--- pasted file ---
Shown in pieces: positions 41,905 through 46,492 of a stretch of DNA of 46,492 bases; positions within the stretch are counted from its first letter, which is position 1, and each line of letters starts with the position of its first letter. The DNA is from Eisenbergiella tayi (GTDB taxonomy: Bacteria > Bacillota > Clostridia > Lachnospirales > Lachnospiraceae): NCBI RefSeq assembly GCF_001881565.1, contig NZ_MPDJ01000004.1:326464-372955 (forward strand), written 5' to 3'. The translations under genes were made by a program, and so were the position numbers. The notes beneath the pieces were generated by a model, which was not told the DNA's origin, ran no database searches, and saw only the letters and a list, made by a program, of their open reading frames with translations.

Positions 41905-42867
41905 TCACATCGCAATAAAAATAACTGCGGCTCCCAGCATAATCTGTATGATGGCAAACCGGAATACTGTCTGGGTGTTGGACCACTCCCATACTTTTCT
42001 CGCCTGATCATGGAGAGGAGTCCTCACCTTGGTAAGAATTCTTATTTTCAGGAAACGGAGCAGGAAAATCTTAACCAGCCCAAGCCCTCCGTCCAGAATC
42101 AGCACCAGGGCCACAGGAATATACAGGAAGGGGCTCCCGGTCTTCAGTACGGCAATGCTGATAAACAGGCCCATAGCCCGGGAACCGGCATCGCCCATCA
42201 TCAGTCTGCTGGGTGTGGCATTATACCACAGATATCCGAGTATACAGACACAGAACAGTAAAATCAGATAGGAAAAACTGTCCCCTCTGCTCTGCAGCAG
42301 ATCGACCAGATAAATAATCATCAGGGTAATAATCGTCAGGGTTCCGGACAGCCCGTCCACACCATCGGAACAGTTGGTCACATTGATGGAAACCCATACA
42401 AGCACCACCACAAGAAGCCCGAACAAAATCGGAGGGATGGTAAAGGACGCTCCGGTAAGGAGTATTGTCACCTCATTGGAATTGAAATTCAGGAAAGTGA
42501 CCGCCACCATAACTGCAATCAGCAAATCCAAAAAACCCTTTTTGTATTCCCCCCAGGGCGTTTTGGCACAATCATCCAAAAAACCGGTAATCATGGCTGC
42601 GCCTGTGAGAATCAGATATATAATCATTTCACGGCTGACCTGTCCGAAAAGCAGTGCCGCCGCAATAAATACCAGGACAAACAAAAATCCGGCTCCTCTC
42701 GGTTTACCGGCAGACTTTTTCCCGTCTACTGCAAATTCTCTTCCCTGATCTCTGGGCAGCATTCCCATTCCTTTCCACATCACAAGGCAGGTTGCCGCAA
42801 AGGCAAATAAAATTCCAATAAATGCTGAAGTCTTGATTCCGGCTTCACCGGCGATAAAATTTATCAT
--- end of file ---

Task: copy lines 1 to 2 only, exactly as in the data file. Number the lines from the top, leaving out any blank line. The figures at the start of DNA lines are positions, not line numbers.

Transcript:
Shown in pieces: positions 41,905 through 46,492 of a stretch of DNA of 46,492 bases; positions within the stretch are counted from its first letter, which is position 1, and each line of letters starts with the position of its first letter. The DNA is from Eisenbergiella tayi (GTDB taxonomy: Bacteria > Bacillota > Clostridia > Lachnospirales > Lachnospiraceae): NCBI RefSeq assembly GCF_001881565.1, contig NZ_MPDJ01000004.1:326464-372955 (forward strand), written 5' to 3'. The translations under genes were made by a program, and so were the position numbers. The notes beneath the pieces were generated by a model, which was not told the DNA's origin, ran no database searches, and saw only the letters and a list, made by a program, of their open reading frames with translations.

Positions 41905-42867